We had some scares this past week. Grace has two large lumps in her chest, that we were afraid might be something scary. But Dr. Cindy did her magic needle aspirations, and they are both fatty lumps. Grace also got attacked a week ago by another dog. She got some bites on her muzzle, but did not need stiches. They are still healing up. But just goes to show you, that even the nicest dog can be the victim of an attack. The other scare was with Hope. Two days after the Gabapentin incident, Hope decided to get into my vitamin D. Until that moment, I had no idea that vitamin D could be toxic to dogs. So Dr. Cindy was a little more concerned about this ingestion, and blood and urine work was also done. But because we got Hope in quickly for the usual (induced vomitting and charcoal), there should be no long-term effects. Except that the counter has now been cleared off, except for the dog bisquits:D.
Next year, we hope to go back to having a litter. Will be a lot less stressful. Ha Ha Ha.
|Posted by Pat on February 14, 2018 at 9:05 PM||comments (2)|
So the "official" Canadian Kennel Club (CKC) registrations have arrived. These are the documents that not only ensure that your dog is purebred. These are the documents that mean you can claim your dog is a Labrador Retriever. As funny as it may seem, without these papers, it is a violation of Canadian Law to call your dog purebred or any specific breed. Before we got our first dog Koko, I had no idea that it mattered. But 19 years later I know it does. It matters because it ensures that the breed maintains standards. It matters because the CKC is a group of volunteers and paid administrative staff that have a passion for dogs. It matters because it is a way to ensure that we are improving breeds and canine health.
It is a way to track parentage and if a canine health issue is found, a way to contact owners of these dogs so that they are aware of it. For instance, there was a litter in western Canada where the males were dying from narcolepsy. They determined that this trait was sex linked on the X chromosome and all the males got their X chromosome from their Mom. The females from the litter got an X chromosome from each parent, and the one from their father masked the disease. Only some of the girls were carriers, but for those girls, it was recommended not to breed them, as the same issue would arise in their off-spring. That's why we tested Maggie for this disease and she is not a carrier.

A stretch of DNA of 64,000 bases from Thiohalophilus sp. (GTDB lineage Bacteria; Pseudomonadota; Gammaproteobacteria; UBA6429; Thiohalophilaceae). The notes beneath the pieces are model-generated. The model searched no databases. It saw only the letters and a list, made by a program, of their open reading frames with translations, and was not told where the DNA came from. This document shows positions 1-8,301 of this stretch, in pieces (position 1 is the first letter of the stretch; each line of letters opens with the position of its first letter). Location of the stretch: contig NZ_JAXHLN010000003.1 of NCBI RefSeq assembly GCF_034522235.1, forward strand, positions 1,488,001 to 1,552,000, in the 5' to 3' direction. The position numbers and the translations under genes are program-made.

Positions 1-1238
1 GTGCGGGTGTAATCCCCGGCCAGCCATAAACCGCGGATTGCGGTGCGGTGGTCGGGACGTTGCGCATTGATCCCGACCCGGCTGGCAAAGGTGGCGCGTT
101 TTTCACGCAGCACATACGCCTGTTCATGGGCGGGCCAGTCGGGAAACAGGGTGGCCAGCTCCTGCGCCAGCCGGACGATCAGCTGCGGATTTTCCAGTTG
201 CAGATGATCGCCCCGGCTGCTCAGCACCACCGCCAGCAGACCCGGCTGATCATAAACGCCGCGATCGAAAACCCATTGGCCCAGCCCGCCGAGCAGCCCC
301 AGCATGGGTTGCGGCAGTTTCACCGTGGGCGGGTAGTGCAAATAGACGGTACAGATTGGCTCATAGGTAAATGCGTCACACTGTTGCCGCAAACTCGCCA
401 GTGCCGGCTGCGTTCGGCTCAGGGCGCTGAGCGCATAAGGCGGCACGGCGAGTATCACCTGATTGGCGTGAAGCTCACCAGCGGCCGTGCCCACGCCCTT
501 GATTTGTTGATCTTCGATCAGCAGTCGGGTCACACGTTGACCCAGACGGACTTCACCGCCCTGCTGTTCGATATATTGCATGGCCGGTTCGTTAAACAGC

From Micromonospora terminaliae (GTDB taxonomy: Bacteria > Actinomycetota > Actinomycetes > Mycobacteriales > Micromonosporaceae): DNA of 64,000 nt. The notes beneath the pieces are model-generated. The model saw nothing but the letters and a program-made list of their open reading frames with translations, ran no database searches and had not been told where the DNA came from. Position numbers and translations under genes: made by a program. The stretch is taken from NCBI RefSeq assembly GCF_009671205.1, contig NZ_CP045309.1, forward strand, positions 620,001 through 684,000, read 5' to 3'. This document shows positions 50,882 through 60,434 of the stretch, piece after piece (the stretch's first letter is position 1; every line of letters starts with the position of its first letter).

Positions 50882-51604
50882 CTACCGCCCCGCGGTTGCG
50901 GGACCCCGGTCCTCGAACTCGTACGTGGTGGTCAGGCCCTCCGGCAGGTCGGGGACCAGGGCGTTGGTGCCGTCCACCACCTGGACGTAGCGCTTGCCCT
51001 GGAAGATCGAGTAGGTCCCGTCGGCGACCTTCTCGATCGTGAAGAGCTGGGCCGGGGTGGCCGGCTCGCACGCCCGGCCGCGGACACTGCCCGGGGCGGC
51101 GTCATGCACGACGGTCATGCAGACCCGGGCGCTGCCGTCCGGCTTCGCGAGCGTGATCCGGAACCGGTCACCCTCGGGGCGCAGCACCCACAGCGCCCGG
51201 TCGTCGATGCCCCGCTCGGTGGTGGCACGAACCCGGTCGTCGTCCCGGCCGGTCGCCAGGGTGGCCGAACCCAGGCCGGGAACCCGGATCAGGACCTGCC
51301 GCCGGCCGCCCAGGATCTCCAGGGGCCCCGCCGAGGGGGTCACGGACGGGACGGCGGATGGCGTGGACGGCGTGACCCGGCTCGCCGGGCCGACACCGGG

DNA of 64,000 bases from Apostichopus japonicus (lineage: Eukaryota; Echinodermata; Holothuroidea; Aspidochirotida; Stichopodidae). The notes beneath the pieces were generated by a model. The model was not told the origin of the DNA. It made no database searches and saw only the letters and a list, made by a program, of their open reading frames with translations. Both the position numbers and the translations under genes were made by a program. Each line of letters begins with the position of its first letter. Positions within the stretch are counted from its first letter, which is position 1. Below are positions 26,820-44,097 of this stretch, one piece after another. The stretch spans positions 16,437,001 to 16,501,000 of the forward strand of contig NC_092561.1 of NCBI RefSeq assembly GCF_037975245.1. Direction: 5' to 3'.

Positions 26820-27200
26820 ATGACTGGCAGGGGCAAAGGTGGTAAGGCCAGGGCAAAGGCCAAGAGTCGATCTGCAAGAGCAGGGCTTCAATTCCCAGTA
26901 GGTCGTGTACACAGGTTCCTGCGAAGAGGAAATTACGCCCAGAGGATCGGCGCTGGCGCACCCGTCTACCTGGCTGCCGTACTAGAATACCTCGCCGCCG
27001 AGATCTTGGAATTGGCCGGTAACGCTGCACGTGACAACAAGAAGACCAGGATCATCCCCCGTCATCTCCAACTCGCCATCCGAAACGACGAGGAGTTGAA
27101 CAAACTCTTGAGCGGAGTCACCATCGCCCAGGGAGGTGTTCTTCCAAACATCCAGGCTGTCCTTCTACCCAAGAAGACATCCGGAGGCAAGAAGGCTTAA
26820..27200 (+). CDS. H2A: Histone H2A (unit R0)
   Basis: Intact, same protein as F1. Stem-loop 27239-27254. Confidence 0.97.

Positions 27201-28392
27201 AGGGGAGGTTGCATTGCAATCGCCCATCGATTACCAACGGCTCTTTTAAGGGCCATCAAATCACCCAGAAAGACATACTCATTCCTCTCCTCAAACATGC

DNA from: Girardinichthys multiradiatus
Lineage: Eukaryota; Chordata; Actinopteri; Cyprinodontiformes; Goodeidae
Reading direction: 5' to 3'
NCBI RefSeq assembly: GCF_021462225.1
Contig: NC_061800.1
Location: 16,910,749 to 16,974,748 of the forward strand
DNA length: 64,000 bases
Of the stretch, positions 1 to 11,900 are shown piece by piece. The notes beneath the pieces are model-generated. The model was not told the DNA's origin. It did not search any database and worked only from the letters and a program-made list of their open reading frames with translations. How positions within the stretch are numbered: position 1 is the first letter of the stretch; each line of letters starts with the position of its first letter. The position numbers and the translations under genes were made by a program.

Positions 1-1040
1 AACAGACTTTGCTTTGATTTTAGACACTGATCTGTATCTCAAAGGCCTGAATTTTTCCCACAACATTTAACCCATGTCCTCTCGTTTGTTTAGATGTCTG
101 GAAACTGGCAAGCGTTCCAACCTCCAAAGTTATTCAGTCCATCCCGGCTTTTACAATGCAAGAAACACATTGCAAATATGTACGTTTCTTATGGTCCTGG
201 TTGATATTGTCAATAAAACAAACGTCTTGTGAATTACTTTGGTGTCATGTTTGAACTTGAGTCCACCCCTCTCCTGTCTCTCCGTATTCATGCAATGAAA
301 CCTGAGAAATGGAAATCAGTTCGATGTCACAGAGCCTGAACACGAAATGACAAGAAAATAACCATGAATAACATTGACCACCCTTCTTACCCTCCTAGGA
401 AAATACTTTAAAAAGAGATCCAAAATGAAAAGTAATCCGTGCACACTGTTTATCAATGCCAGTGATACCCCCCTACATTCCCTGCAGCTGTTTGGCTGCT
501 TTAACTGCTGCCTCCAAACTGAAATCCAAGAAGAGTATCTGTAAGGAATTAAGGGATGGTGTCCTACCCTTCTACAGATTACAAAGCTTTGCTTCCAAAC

Registration is also a time to pick a really neat name for your Dog. We tend to name all our dogs: Mom's name, Chocolate Clan, call name. This time we thought we could try to be a bit more creative, in part because we had a second Stanley out of Maggie, so he is Chocolate Clan Lab's Stanley. Aren't we daring. But we also have a couple where we used our "official" CKC Kennel Name Mekokama (Me for Meg's Chocolate Clan Koko, Ko for Koko's Chocolate Clan Kassey, Ka for Kassey's Chocolate Clan Maggie, and Ma for Maggie.......but wait we named Hope Mekokoma's Bustin' with Hope). Also Rusty's name is Mekokoma's Gun Dog Rusty.
So we draw our 2017 litter to a close, knowing we will all continue to enjoy these new family members, we hope for many years to come!
|Posted by Pat on December 21, 2017 at 4:55 PM||comments (0)|
WEEk EIGHT IS HERE! It is a celebration for our Forever Families as they finally get to take their pup home. For us it is a celebration as we know are pups are healthy and ready to go. But it is also incredible sad as we miss these little guys. The thumping of feet, the squeals, and the coos as they play, these are the sounds we miss. Even as we downsized to seven, we could tell there were fewer.
We were very excited on Monday to send our first two pups to go, all the way to Newfoundland. Tucker (blue stripes) and Stanley (teal squares) were put onto a cargo plane in Calgary and flew all the way to St. John's. We wish them and their new families well.